3. If there is sensitivity in sharing the real use-case, please provide an equivalent example for us.

     

    Thanks a lot,

    Ravi

    • Bharati Patidar
      By Bharati Patidar  ~  1 month ago
      reply Reply

      HI Ravi,

      Apologies for the late reply. Thanks for your questions.

       

      There isn't any sensitivity in sharing the real use-cases. The biggest challenge in Master Data Management (MDM) product is that it doesn't enforce any schema. The customers bring in their own schema/ data model. Thus, ML features provided by MDM must inherently be generic to be plugged into any data model/schema yet effective to address the challenges that each customer faces.

       

      Will try to explain this with a hypothetical scenario,

      say Amazon is using MDM solution to store its master records. Amazon wants to onboard new sellers on to it’s website and expects that the third-party sellers fill out an excel to onboard their products into amazon catalogs. The data in the filled out excel from third party sellers is a cause of concern and needs multiple human cycles to review and discussions with the seller before onboarding could be completed. Just in the product description, there could be multiple problems such as non-standard acronyms used ( ‘glove’ could be written as ‘glv’), typos, spelled out numbers instead of digits. There is a need to standardise these descriptions to match the amazon defined conventions. The scale is high, where thousands and millions of products could be imported. Reviewing these standards with manual interactions takes weeks. And as these are amazon specific conventions, amazon has to write rules for and maintain the validation code.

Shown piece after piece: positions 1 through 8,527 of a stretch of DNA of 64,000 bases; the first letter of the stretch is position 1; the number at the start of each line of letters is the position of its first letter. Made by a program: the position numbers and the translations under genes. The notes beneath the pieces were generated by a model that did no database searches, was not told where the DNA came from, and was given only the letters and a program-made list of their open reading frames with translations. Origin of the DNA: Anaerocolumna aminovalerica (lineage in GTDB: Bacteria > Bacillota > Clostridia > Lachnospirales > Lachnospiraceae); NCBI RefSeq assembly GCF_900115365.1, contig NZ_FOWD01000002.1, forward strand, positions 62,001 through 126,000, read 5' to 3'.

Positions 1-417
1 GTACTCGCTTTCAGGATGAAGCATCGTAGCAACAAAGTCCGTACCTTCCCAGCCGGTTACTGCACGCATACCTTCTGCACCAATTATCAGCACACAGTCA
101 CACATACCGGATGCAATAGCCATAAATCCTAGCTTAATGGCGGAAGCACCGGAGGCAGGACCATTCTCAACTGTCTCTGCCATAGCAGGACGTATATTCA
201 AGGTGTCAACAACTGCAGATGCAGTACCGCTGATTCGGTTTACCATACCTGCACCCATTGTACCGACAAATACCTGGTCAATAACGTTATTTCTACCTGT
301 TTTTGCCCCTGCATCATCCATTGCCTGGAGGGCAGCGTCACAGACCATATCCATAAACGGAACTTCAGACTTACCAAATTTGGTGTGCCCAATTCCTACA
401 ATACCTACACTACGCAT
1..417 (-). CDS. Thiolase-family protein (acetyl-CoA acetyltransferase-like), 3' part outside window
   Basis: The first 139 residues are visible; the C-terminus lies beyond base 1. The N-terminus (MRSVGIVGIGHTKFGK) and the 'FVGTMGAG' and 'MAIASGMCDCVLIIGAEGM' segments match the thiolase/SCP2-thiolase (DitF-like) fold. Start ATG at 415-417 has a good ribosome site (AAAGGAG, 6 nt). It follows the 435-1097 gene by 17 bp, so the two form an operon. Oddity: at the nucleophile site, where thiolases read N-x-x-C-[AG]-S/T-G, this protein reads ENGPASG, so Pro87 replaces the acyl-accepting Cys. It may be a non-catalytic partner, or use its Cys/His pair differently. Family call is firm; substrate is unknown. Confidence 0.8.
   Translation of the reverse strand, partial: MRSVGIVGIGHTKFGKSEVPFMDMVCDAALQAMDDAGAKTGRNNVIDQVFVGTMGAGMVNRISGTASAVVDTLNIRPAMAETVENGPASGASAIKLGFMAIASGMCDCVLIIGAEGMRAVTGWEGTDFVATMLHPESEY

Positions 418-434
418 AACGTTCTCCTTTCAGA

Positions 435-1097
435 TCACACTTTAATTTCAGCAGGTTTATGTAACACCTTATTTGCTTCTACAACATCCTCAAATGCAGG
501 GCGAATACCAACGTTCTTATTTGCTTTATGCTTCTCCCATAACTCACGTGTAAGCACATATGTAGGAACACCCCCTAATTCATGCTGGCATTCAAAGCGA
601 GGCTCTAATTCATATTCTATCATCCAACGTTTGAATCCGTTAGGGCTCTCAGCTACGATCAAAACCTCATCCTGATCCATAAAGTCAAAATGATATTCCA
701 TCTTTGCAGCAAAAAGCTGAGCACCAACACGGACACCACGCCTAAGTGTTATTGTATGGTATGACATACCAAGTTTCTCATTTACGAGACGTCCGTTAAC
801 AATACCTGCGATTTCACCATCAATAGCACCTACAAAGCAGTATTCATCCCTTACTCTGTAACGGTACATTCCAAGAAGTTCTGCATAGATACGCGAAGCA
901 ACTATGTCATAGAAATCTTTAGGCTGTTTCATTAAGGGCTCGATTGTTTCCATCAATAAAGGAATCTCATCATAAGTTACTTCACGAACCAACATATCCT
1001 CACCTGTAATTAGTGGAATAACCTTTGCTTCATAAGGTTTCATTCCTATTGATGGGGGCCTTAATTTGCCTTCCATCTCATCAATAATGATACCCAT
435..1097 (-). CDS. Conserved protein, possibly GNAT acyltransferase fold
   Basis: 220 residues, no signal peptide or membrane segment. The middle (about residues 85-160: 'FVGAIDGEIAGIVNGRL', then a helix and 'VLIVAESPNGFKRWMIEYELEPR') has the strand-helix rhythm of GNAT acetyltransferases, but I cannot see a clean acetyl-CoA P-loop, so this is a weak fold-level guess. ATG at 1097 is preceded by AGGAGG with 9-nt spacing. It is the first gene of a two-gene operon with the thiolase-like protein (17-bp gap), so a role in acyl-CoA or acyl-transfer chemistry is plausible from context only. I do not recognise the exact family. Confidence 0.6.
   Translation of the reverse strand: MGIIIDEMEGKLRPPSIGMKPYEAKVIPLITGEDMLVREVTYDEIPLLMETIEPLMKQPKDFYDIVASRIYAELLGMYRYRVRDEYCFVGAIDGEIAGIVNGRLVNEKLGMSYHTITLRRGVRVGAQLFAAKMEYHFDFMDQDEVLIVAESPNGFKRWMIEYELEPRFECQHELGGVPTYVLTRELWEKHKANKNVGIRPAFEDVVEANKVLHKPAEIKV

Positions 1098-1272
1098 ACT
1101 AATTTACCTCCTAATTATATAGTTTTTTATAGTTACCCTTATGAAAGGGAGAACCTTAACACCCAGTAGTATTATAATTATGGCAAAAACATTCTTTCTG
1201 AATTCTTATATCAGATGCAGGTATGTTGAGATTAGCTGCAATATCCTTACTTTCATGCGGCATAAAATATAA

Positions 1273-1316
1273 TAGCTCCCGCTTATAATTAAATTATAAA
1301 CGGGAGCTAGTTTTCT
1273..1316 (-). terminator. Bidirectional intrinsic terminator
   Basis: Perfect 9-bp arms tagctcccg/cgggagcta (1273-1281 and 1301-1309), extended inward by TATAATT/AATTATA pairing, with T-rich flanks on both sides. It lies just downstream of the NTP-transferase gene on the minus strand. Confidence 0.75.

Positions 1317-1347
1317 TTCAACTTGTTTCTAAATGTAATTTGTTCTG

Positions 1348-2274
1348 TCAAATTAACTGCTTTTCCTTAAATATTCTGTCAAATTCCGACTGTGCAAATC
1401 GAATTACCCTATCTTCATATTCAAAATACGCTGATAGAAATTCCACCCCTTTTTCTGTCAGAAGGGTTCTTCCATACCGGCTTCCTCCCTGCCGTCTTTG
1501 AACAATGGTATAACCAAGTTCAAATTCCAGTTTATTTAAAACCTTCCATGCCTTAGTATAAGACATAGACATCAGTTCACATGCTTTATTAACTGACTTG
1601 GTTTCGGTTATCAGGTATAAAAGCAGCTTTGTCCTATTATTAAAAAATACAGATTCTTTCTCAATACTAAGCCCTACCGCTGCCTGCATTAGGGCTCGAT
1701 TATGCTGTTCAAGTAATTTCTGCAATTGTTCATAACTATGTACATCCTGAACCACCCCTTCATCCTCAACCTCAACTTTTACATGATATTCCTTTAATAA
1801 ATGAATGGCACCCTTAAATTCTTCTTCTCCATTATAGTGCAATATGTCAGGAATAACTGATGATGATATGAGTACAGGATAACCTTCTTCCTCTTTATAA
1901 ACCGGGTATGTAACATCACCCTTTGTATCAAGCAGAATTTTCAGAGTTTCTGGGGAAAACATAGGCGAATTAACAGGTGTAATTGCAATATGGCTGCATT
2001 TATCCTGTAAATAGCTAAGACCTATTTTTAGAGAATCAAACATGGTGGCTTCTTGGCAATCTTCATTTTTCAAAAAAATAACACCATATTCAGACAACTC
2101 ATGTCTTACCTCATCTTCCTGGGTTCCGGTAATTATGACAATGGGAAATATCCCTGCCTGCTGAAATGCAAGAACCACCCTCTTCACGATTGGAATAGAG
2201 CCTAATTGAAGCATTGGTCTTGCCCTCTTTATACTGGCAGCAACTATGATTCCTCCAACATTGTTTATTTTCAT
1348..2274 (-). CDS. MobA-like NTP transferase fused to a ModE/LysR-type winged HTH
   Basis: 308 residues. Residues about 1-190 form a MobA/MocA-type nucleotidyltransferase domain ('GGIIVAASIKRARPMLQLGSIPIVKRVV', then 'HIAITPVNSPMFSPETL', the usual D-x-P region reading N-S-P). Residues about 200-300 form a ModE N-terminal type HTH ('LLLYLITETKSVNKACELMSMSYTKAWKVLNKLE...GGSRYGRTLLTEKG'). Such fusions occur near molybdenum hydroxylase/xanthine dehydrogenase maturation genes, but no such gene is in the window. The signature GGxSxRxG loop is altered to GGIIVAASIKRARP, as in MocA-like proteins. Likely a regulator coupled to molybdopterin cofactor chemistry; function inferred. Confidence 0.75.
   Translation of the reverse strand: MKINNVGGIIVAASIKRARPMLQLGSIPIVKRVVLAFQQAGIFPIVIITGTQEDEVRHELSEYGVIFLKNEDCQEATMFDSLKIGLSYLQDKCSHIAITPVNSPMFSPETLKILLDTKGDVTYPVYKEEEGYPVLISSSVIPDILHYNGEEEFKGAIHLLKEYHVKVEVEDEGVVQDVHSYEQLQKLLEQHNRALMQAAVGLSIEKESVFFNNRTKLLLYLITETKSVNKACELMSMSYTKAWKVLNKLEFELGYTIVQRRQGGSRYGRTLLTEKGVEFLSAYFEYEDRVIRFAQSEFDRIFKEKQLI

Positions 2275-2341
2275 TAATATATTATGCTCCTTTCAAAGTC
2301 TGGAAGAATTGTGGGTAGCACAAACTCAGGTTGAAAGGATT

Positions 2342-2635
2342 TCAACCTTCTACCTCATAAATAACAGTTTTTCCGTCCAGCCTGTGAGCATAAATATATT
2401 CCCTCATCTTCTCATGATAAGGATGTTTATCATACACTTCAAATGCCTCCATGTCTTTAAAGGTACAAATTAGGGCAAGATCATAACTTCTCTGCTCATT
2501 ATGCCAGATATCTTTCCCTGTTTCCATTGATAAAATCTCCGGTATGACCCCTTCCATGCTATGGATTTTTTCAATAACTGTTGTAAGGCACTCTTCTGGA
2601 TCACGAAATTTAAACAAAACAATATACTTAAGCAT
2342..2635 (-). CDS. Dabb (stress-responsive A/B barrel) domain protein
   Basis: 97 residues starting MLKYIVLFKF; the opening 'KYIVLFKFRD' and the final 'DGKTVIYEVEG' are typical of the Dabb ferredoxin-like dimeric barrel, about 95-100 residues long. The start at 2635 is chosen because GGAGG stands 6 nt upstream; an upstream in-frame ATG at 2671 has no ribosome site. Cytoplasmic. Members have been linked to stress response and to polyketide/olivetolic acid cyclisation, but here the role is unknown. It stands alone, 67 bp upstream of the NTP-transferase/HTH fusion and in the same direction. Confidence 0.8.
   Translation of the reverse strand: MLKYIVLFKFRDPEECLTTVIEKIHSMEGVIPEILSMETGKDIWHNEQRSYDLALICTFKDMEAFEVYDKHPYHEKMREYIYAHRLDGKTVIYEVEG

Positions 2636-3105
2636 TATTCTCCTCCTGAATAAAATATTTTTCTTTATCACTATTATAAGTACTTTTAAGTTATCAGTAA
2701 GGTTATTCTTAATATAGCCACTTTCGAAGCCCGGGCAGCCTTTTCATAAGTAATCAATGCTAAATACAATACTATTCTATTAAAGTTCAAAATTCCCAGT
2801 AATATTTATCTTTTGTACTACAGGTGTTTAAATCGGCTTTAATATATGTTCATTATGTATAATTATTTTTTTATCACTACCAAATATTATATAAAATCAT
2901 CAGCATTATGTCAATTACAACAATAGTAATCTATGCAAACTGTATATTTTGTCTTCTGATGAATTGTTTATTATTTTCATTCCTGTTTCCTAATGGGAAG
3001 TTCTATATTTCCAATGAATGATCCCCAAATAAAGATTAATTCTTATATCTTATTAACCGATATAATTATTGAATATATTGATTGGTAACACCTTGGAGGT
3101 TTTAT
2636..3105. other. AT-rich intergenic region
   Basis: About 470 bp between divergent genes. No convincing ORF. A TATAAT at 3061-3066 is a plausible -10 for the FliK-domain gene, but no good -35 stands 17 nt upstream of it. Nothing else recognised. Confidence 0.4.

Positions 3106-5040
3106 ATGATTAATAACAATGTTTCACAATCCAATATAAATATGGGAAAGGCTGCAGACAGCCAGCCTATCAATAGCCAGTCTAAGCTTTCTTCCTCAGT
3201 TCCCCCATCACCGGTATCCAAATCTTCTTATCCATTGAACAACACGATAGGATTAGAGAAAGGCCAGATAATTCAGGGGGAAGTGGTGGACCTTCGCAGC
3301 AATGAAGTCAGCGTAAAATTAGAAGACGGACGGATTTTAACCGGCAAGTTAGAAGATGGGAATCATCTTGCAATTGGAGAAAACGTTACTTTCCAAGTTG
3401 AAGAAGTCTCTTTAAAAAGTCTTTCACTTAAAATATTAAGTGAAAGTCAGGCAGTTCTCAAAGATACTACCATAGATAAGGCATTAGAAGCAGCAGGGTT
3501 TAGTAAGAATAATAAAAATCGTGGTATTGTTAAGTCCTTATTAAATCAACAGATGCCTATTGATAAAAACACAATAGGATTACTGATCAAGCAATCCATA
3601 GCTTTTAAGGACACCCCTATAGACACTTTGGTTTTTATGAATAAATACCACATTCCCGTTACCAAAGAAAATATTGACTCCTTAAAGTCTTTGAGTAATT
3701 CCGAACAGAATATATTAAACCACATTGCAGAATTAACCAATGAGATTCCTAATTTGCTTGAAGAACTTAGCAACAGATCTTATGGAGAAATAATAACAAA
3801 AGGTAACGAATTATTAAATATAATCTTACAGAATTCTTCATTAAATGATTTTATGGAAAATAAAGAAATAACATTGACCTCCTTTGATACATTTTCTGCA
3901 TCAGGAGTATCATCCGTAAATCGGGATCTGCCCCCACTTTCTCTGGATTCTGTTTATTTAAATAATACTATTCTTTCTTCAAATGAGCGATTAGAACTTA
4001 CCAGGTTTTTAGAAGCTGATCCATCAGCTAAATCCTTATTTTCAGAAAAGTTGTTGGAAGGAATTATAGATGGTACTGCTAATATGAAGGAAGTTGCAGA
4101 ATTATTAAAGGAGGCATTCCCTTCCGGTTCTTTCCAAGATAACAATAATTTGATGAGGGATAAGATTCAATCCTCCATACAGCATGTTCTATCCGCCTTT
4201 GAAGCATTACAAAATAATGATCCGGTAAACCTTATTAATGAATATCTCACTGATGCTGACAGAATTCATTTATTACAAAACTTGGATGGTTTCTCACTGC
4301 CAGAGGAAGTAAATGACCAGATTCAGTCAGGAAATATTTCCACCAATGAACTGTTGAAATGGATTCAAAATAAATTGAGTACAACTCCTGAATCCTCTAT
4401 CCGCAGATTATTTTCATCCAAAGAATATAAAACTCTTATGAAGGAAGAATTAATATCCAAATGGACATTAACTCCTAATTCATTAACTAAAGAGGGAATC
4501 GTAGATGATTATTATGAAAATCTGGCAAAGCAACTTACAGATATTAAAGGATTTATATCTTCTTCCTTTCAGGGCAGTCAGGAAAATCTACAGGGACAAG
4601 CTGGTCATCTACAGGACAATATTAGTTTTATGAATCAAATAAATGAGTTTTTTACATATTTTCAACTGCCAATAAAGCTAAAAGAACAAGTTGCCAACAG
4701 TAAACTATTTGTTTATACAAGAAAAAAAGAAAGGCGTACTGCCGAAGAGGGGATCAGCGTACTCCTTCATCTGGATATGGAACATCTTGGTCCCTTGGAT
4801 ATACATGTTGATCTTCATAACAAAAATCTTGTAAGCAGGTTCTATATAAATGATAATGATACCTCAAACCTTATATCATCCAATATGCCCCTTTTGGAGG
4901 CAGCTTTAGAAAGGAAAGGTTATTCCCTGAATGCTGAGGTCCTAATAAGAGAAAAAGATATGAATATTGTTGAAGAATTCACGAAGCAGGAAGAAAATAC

As MDM providers, we are working to help Amazon and other customers do away with the validation codes. We leverage ML to understand the desired conventions of the said customer and enforce that on the data been imported for that customer.

       

      More than the varied use-cases we address in MDM, my focus would be to highlight the results from the comparisons of NLP techniques applied and experiments performed. Hope this helps.

  • Ashay Tamhane
    By Ashay Tamhane  ~  3 months ago
    reply Reply

    Thanks Bharati for an interesting proposal. In order to further motivate the problem, may I suggest you to give one actual example from your experience to reinforce this point - "Rules written for validations and corrections, pile up and their maintenance gets costlier with time." 

    • Bharati Patidar
      By Bharati Patidar  ~  3 months ago
      reply Reply

      Thanks Akshay for your suggestion. There are many examples depending on which data is been brought into MDM. I have updated the proposal listing counts of rules that customers today have, which is why they are moving away from hand crafted rules.

      I will state some very simple ones -

      1. The column containing zip code from a given geography cannot be more than 5 digits.

      2. The Cost field should not contain the '$' sign, if found strip it off.

      3. Expected Integer values should not have numbers spelled out.

      4. Abbreviations, possible variations of a word ( say 'gloves' spelled as 'glv').

      Please let me know if this helps. Thanks

      • Kuldeep Jiwani
        By Kuldeep Jiwani  ~  2 months ago
        reply Reply

        Hi Bharati,

        Can you elaborate further on how do you use the ML techniques mentioned in abstract to solve the problems you mentioned here.

        • Bharati Patidar
          By Bharati Patidar  ~  2 months ago
          reply Reply

          Hi Kuldeep,

          The examples I quoted were specific to the comment on the kind of rules been created today, to check the data quality. The ML techniques in the abstract were used to solve the problem of standardizing say a product description using language modelling. This standardization is also implemented using rules today- one of the many rules been written by customers which we are trying to replace using ML. Hope this helps. Thanks!